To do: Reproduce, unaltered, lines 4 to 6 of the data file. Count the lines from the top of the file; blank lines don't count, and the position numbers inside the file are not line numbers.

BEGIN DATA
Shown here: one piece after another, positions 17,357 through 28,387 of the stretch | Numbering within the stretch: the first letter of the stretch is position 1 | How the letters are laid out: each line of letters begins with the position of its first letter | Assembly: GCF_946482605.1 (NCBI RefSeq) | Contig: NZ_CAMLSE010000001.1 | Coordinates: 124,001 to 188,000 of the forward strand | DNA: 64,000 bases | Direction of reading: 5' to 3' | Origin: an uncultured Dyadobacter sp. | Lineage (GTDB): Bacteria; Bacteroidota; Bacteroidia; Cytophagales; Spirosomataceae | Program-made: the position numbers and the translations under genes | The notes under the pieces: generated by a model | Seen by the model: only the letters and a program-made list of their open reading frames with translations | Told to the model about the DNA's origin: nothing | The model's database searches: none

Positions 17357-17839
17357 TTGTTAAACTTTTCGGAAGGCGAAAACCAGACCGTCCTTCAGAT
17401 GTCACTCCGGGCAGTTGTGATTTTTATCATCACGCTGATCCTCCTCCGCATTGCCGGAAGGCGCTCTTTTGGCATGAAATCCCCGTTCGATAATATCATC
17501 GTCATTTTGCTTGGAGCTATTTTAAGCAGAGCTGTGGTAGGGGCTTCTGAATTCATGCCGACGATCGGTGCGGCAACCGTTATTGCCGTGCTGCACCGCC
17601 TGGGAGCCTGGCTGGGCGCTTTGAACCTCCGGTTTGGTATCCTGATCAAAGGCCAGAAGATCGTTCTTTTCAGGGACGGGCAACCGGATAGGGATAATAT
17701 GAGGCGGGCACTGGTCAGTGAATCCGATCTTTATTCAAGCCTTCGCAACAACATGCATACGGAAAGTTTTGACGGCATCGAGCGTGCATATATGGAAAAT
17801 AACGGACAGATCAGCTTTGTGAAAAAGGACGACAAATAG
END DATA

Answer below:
17401 GTCACTCCGGGCAGTTGTGATTTTTATCATCACGCTGATCCTCCTCCGCATTGCCGGAAGGCGCTCTTTTGGCATGAAATCCCCGTTCGATAATATCATC
17501 GTCATTTTGCTTGGAGCTATTTTAAGCAGAGCTGTGGTAGGGGCTTCTGAATTCATGCCGACGATCGGTGCGGCAACCGTTATTGCCGTGCTGCACCGCC
17601 TGGGAGCCTGGCTGGGCGCTTTGAACCTCCGGTTTGGTATCCTGATCAAAGGCCAGAAGATCGTTCTTTTCAGGGACGGGCAACCGGATAGGGATAATAT